Currently, the “go abroad” strategy has entered a new 5.0 era, driven by China’s increasing economic power. The focus now lies in moving up the supply chain by manufacturing high-tech products and setting up production bases worldwide. China aims to make its brand global, especially in the face of intensified economic competition with the United States. Emerging markets have become a key destination for China’s global expansion.

Despite the challenges of trade protectionism, China’s exports are thriving, particularly in the high-tech and green-tech sectors. The “New Three” — electric vehicles (EVs), photovoltaics and lithium-ion batteries — have emerged as its prominent exports. In 2023, these exports experienced a remarkable surge of 29.9 percent, amounting to a total value of $150 billion. The export of EVs alone increased from 200,000 units in 2019 to 1.4 million in 2023, with a total export value of $34 billion. However, China’s access to the US market, especially for higher-tech products, is limited because of trade protectionism. US President Joe Biden has declared Chinese EVs a risk to US national security, resulting in severe tariff hikes to protect US industries and workers from Chinese competition.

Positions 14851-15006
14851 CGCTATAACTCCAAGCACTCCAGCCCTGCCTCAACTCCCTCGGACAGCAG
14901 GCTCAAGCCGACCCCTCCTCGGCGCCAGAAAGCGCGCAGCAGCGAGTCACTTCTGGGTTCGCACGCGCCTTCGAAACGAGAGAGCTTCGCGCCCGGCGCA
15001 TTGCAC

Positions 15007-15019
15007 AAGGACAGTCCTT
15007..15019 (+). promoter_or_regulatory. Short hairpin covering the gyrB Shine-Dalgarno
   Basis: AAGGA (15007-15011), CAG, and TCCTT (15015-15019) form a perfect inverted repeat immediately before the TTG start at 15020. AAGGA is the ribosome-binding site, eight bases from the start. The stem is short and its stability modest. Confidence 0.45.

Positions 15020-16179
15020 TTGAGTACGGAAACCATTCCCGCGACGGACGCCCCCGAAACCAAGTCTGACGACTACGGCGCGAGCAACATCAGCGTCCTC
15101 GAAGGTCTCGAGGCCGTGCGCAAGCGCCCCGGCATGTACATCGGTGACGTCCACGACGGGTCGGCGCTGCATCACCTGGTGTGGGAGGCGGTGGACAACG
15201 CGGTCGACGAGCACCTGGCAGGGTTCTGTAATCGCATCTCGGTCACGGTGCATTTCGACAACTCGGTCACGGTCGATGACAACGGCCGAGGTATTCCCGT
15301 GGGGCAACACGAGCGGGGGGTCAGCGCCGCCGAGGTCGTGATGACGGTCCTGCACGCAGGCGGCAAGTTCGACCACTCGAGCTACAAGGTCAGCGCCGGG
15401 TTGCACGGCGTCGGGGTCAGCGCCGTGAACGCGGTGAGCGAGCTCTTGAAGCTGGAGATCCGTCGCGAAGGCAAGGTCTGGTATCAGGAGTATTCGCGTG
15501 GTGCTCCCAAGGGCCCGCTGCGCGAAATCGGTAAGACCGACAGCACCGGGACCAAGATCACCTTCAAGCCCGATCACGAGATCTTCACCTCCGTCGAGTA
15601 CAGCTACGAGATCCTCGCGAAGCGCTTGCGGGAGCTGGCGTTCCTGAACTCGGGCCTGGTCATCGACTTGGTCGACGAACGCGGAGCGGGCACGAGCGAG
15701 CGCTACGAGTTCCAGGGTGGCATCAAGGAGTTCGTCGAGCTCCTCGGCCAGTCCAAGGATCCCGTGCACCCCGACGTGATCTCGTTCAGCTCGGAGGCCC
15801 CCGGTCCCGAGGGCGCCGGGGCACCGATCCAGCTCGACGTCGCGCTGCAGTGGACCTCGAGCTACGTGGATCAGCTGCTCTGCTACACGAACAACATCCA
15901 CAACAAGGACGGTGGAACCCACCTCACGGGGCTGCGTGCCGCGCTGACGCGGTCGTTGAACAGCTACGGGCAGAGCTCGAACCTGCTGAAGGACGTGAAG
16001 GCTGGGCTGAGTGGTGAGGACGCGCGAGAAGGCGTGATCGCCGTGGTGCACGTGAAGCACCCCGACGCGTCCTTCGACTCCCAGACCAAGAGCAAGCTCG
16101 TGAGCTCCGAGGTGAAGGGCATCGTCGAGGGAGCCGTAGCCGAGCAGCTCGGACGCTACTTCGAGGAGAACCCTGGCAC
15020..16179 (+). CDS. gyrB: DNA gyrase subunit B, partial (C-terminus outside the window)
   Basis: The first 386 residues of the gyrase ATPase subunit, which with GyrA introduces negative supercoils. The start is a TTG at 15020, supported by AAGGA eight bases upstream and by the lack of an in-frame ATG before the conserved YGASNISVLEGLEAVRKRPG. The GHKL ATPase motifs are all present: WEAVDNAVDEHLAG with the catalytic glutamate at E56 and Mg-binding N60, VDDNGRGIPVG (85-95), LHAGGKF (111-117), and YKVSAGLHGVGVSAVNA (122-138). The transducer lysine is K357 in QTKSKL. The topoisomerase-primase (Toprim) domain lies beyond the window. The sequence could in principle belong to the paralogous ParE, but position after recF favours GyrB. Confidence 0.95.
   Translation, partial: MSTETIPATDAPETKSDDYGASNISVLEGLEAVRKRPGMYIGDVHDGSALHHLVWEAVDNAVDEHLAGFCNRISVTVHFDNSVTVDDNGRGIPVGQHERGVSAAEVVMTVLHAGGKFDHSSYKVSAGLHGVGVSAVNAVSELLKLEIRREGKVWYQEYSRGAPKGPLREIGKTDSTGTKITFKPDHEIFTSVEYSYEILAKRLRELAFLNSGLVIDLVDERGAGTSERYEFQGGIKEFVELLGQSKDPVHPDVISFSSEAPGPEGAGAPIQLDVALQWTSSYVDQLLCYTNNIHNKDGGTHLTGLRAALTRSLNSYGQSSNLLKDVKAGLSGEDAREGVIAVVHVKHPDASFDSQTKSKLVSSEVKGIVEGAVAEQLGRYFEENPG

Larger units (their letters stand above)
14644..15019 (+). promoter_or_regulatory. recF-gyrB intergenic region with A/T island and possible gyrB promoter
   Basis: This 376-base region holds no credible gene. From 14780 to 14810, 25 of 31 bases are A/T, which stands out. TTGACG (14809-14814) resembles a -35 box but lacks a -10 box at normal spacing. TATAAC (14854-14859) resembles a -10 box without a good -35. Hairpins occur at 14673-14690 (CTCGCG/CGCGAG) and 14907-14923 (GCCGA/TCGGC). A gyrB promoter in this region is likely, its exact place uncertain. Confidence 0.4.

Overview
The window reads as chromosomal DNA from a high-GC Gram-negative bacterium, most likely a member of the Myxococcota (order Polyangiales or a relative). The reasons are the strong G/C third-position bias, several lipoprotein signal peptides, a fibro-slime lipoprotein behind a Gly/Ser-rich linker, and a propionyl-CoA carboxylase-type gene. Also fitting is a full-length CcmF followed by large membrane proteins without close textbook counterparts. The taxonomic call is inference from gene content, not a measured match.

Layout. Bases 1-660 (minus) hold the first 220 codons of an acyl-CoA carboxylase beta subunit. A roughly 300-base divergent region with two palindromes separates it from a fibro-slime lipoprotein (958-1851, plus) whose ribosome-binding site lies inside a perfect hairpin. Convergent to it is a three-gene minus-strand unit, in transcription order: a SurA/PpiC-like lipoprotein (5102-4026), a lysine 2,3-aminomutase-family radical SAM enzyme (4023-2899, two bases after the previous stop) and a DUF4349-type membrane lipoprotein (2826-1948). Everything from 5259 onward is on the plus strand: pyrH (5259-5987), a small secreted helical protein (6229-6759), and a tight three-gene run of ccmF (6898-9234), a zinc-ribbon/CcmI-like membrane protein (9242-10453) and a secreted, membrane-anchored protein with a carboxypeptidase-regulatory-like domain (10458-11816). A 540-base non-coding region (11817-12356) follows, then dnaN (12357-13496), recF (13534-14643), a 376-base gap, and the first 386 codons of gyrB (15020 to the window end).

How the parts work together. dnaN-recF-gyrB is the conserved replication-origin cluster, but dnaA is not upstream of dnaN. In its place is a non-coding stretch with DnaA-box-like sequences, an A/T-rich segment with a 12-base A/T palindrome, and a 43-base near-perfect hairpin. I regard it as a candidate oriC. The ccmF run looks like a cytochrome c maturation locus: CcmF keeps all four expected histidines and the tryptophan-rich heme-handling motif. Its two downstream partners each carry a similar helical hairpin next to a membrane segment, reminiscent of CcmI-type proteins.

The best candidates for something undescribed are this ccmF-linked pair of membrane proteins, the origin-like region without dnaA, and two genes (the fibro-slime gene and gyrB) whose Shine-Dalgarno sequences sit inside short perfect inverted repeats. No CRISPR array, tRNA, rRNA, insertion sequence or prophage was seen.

Meanwhile, emerging markets such as Hungary are strengthening their economic ties with China, with Chinese investments worth noting. The world’s biggest battery manufacturer, CATL, has invested heavily in Hungary, with two extensive factories and a total investment of 7.5 billion euros ($8 billion) in the second factory alone. With China holding a 79 percent share of the global lithium-ion battery manufacturing capacity, Hungary aims to overtake the US as the world’s second-largest supplier. Robin Zeng, the founder of CATL, was invited to join President Xi’s recent European trip with other business leaders from private companies manufacturing batteries, photovoltaics and EVs.

BYD, the world’s largest EV maker, has also invested in Hungary and plans to open the first production facility for passenger cars in Europe by 2026, to be built by a Chinese automotive company. With technology and investment coming from China, Hungary is poised to become the manufacturing hub of European EVs.